A “Tip, Ring, Sleeve” connector looks like a standard TS connector, but has an additional segment on the shaft called the “ring.” This design allows the connection of two wires, plus a ground (again, usually a shield). These are used for balanced cables, stereo, and as a single connector that handles incoming and outgoing signals. TRS connectors are often found on Y cables used as mixer insert jacks that handle incoming signals with one conductor and outgoing signals with the other.


  Available in various lengths, the super-affordable and versatile Livewire TRS Balanced Patch Cable gets top reviews from our customers.

  Browse the entire Musician’s Friend collection of TRS cables.


  RCA connectors are most commonly used on stereo equipment. In PA systems they’re often used to connect a stereo CD player or other consumer electronics devices to the mixing board. They usually consist of a pair of wires molded together with separate ends color coded for left and right channel in stereo devices. They’re also used with the aux and tape inputs and outputs. Some mixers also have RCA outputs for connecting to a recording device. RCA cables may also be used on S/PIDF devices (discussed below under digital connector types).

  “RCA” is derived from the Radio Corporation of America, the company that introduced the design in the 1940s. RCA connectors are also sometimes referred to as “phono connectors” since they’re used to connect turntables.


  These Hosa Stereo Y-Cables have two RCA male connectors on one end, and a mini TS connector on the other.

  Browse the complete Musician’s Friend selection of RCA cables.

  Banana Plugs

  Banana plugs are two-pronged connectors used to securely connect audio wires to amps, speakers, and other audio gear. Wires that terminate in banana connectors are held in place by locking screws instead of being soldered, which allows simple, fast repairs when needed.


  VTG MDPK Black Banana Plugs are ideal for making your own cables.

  Speakon Connectors

  Speakon connectors are used to connect speakers, amps, and monitors to PA systems. They are gaining popularity over TS and banana plug connectors, because they lock into place, and therefore cannot be accidentally disconnected.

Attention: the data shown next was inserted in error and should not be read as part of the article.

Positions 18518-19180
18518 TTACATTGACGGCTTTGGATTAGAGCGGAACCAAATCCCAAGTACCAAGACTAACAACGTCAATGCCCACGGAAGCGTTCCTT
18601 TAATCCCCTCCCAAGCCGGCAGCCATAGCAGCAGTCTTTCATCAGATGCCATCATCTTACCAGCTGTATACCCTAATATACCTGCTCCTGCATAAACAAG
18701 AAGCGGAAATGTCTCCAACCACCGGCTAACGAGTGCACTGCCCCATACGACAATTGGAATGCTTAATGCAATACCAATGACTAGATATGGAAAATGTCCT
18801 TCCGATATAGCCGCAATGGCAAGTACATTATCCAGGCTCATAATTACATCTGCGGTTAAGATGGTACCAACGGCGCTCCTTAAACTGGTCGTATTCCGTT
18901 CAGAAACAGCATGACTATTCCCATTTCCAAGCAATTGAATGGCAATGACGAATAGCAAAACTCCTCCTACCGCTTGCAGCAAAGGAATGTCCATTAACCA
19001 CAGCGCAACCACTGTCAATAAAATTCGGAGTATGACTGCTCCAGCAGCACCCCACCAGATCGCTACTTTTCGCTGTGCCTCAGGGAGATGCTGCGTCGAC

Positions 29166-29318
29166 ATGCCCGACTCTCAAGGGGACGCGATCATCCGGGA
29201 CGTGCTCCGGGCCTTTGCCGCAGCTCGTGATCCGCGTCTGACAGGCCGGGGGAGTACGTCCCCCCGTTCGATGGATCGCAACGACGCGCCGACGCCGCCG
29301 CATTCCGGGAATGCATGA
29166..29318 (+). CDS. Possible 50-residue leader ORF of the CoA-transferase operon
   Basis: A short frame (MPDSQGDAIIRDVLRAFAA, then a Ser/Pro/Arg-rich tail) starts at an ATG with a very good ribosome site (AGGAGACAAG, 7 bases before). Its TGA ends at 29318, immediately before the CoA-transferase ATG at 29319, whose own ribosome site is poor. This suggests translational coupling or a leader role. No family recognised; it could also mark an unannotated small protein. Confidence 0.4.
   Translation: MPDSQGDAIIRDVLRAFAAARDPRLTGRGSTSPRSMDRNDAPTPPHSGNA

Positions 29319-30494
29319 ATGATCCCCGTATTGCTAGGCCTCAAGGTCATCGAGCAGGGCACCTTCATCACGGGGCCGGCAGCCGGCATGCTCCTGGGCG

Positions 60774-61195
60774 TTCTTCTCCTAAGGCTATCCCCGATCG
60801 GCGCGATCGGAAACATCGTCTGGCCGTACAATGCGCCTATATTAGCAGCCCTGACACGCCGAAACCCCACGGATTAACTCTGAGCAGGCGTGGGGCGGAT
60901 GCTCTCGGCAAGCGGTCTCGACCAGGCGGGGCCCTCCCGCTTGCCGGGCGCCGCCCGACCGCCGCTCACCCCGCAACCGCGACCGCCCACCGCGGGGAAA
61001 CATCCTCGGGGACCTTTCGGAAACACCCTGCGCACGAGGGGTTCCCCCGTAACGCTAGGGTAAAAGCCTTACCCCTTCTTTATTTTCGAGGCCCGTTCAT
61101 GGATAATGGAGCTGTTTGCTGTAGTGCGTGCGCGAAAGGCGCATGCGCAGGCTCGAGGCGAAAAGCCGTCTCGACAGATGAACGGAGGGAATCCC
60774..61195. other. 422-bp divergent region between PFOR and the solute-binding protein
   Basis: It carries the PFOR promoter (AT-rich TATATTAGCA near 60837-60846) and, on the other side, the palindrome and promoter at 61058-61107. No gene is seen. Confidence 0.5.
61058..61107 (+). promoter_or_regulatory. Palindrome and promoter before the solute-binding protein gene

“Speakon” is a registered trademark of Neutrik, but other companies make compatible products, often described as “twist connectors.”


  The Livewire Elite Speakon Cable offers a secure connection, twist- and tangle-resistant design, and high-quality conductors that keep your signal noise-free.


  XLR connectors have three pins for the positive, negative, and ground. They are most commonly used on microphone cables, but you will also see them used on balanced patch cables and with DMX-enabled lighting equipment.


  The Monster Cable Studio Pro 2000 XLR Microphone cable uses Time Correct technology for the ultimate in detail and soundstage imaging.

  1/8″ Mini Jack

  These jacks can be either TS or TRS. They are used frequently on digital recording gear and sound cards where a small jack is required. They are also used on lightweight headphones, instrument cables that plug into bodypack transmitters of wireless systems, and many consumer electronic devices.


  Often referred to as “D-Sub”, an abbreviation for D-Subminiature, these are multi-pin connectors commonly used in analog and digital pro audio equipment. D-Sub connectors come in 9-, 15-, 25-, 37-, and 50-pin configurations. The DB25 size D-Sub is commonly used by some audio brands (Tascam and others) for analog/digital I/O. Mackie mixers use the DB25 standard for connecting to a FireWire interface. DB25 connectors are also used in some audio snakes for analog connections, particularly those using the Tascam standard.


  The Livewire 8-Channel DSUB-XLR (F) Snake helps keep your stage or studio cable configuration tidy.

  Digital Audio Connectors